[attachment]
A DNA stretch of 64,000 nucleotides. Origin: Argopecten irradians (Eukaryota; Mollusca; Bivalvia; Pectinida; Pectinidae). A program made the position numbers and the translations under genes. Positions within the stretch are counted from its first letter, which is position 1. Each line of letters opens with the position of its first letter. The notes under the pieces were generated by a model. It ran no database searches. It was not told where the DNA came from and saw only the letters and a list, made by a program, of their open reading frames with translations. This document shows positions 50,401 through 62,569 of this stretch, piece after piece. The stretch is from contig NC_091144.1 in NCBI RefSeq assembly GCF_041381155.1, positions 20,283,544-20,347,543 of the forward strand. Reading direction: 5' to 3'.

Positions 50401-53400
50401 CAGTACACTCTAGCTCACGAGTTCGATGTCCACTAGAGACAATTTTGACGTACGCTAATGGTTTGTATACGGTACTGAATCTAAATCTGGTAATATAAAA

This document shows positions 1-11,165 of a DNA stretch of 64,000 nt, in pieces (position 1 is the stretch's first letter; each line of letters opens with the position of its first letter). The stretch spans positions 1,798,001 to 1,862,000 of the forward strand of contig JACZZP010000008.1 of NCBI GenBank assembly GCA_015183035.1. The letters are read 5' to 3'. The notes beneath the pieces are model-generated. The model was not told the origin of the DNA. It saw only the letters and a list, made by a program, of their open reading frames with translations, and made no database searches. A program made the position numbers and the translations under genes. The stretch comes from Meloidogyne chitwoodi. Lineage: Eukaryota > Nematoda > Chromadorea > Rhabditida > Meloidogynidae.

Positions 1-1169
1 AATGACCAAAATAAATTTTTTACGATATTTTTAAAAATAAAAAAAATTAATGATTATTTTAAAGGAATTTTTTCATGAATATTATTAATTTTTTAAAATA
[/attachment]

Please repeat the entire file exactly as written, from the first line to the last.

A DNA stretch of 64,000 nucleotides. Origin: Argopecten irradians (Eukaryota; Mollusca; Bivalvia; Pectinida; Pectinidae). A program made the position numbers and the translations under genes. Positions within the stretch are counted from its first letter, which is position 1. Each line of letters opens with the position of its first letter. The notes under the pieces were generated by a model. It ran no database searches. It was not told where the DNA came from and saw only the letters and a list, made by a program, of their open reading frames with translations. This document shows positions 50,401 through 62,569 of this stretch, piece after piece. The stretch is from contig NC_091144.1 in NCBI RefSeq assembly GCF_041381155.1, positions 20,283,544-20,347,543 of the forward strand. Reading direction: 5' to 3'.

Positions 50401-53400
50401 CAGTACACTCTAGCTCACGAGTTCGATGTCCACTAGAGACAATTTTGACGTACGCTAATGGTTTGTATACGGTACTGAATCTAAATCTGGTAATATAAAA

This document shows positions 1-11,165 of a DNA stretch of 64,000 nt, in pieces (position 1 is the stretch's first letter; each line of letters opens with the position of its first letter). The stretch spans positions 1,798,001 to 1,862,000 of the forward strand of contig JACZZP010000008.1 of NCBI GenBank assembly GCA_015183035.1. The letters are read 5' to 3'. The notes beneath the pieces are model-generated. The model was not told the origin of the DNA. It saw only the letters and a list, made by a program, of their open reading frames with translations, and made no database searches. A program made the position numbers and the translations under genes. The stretch comes from Meloidogyne chitwoodi. Lineage: Eukaryota > Nematoda > Chromadorea > Rhabditida > Meloidogynidae.

Positions 1-1169
1 AATGACCAAAATAAATTTTTTACGATATTTTTAAAAATAAAAAAAATTAATGATTATTTTAAAGGAATTTTTTCATGAATATTATTAATTTTTTAAAATA